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Why is AJAX called asynchronous? How does it accomplish communication asynchronously with the server?

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up vote 16 down vote accepted

It's asynchronous in that it doesn't lock up the browser. If you fire an Ajax request, the user can still work while the request is waiting for a response. When the server returns the response, a callback runs to handle it.

You can make the XMLHttpRequest synchronous if you want, and if you do, the browser locks up while the request is outstanding (so most of the time this is inappropriate)

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-1 Asynchronous means "not at the same time". You didn't explain what was "not at the same time" about AJAX. Your answer makes it sound like you can work at the same time as the call, so therefore it is called asynchronous, which makes no sense grammatically. – gcdev Feb 13 '15 at 18:24

It's asynchronous because the client and the server run independently of each other for the duration of the function call.

During a normal function call, you make the call, and the calling function doesn't get to execute again until the function call finishes and returns. The caller and the callee are always synchronized.

During an asynchronous function call, you make the call, and then control returns immediately to the caller. The callee then returns a value some indeterminate amount of time later. That "indeterminate amount of time" means the caller and callee are no longer synchronized, so it's asynchronous.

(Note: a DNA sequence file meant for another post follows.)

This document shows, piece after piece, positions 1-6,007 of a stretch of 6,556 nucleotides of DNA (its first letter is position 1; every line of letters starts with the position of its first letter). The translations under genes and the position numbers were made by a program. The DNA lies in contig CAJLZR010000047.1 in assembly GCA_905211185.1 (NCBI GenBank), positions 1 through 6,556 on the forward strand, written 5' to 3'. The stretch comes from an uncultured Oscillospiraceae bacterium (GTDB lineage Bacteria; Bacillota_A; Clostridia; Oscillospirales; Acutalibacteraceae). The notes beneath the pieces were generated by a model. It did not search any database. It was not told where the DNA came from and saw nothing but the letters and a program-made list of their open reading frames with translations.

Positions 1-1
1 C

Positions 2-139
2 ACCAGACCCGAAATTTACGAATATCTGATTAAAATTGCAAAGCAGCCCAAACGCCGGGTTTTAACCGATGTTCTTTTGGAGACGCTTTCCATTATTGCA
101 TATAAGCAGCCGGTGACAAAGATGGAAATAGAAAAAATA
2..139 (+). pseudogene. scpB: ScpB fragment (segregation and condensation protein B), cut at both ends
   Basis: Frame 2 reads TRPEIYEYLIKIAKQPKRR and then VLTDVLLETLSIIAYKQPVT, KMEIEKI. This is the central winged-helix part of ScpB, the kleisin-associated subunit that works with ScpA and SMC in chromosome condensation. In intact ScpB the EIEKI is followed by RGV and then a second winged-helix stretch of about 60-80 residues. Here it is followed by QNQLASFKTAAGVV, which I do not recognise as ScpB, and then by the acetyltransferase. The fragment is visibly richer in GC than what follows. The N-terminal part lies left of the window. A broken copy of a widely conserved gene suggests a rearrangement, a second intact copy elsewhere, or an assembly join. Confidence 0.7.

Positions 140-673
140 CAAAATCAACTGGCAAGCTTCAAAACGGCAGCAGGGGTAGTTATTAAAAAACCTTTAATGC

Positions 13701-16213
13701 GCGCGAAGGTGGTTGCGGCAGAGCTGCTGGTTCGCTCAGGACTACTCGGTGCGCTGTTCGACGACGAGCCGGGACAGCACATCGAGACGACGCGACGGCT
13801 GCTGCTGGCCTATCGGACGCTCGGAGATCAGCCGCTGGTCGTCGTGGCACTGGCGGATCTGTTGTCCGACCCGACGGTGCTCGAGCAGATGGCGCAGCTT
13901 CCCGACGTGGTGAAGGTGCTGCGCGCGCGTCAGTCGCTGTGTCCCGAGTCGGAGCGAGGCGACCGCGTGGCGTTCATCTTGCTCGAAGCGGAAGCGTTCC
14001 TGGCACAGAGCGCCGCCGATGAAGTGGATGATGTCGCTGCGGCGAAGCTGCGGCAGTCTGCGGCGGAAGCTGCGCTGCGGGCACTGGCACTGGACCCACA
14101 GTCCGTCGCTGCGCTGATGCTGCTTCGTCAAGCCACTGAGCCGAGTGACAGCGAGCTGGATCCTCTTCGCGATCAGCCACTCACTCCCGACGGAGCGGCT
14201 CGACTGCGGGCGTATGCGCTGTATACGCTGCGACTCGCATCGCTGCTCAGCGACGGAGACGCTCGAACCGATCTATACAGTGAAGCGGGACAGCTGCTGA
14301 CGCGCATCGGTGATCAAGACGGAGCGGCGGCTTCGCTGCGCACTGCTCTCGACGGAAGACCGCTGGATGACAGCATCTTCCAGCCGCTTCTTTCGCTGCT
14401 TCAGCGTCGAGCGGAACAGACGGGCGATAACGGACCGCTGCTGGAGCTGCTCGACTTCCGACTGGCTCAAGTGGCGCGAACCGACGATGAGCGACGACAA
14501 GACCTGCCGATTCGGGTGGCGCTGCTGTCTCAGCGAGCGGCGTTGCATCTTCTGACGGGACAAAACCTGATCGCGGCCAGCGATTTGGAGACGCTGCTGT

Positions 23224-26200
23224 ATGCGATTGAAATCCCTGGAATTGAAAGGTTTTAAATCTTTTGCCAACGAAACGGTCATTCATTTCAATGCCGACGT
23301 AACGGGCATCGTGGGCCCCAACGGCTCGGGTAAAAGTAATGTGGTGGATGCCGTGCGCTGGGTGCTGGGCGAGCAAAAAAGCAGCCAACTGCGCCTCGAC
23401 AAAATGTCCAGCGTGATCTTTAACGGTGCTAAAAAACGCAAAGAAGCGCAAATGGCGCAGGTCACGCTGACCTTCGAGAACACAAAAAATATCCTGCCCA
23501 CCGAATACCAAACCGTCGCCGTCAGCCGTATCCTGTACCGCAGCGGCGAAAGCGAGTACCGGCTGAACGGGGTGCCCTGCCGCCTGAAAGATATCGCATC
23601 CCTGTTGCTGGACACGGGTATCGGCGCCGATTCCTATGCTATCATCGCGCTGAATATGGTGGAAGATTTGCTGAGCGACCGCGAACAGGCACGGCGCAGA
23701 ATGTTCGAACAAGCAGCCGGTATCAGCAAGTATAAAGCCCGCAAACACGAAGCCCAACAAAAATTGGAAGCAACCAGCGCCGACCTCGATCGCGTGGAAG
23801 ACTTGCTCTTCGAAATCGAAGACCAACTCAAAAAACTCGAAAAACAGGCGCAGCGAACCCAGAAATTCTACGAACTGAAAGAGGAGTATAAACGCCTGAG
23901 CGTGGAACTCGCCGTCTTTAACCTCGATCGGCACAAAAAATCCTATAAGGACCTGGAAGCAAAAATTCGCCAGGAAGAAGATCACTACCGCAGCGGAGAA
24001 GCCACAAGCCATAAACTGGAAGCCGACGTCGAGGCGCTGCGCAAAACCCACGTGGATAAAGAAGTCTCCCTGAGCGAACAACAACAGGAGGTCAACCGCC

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Thank you -- I finally understand what exactly is considered "synchronous" and "asynchronous"! It has always puzzled me that when you run two AJAX calls at the same time (synchronized) they are called "asynchronous". You explained it nicely. – gcdev Feb 13 '15 at 18:25

Simply put, it does not need to reload the whole page to get new information. Think of a email client. You would not need to refresh the page to see new emails. Ajax just pulls the server every couple of minutes to see if there are new emails, if so display them

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IMHO this answer gives a wrong picture of what AJAX, and asynchrony in general, is. Neither AJAX nor asynchrony are equal to simple repeated polling to prevent the user from having to refresh a page manually. Asynchrony is about not blocking (e.g. not blocking further page/script processing while some resource request is pending). This answer is correct in the sense that apart from just asynchrony, AJAX also makes it possible to load new data and update the current page without loading a completely new page. – stakx Dec 5 '14 at 20:49

I.e. not "blocking", within the context of Javascript execution, as the response will be handled by an event loop.

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This does not provide an answer to the question. To critique or request clarification from an author, leave a comment below their post - you can always comment on your own posts, and once you have sufficient reputation you will be able to comment on any post. - From Review – Jon Surrell Dec 2 '15 at 9:43

The client and the server run independently of each other for the duration of the function call.

Normal function call - you make the call, and the calling function doesn't get to execute again until the function call finishes and returns. The caller and the callee are always synchronized.

Asynchronous function call - you make the call, and then control returns immediately to the caller. The callee then returns a value some undefined amount of time later. That "undefined amount of time" means the caller and callee are no longer synchronized, so it's asynchronous.

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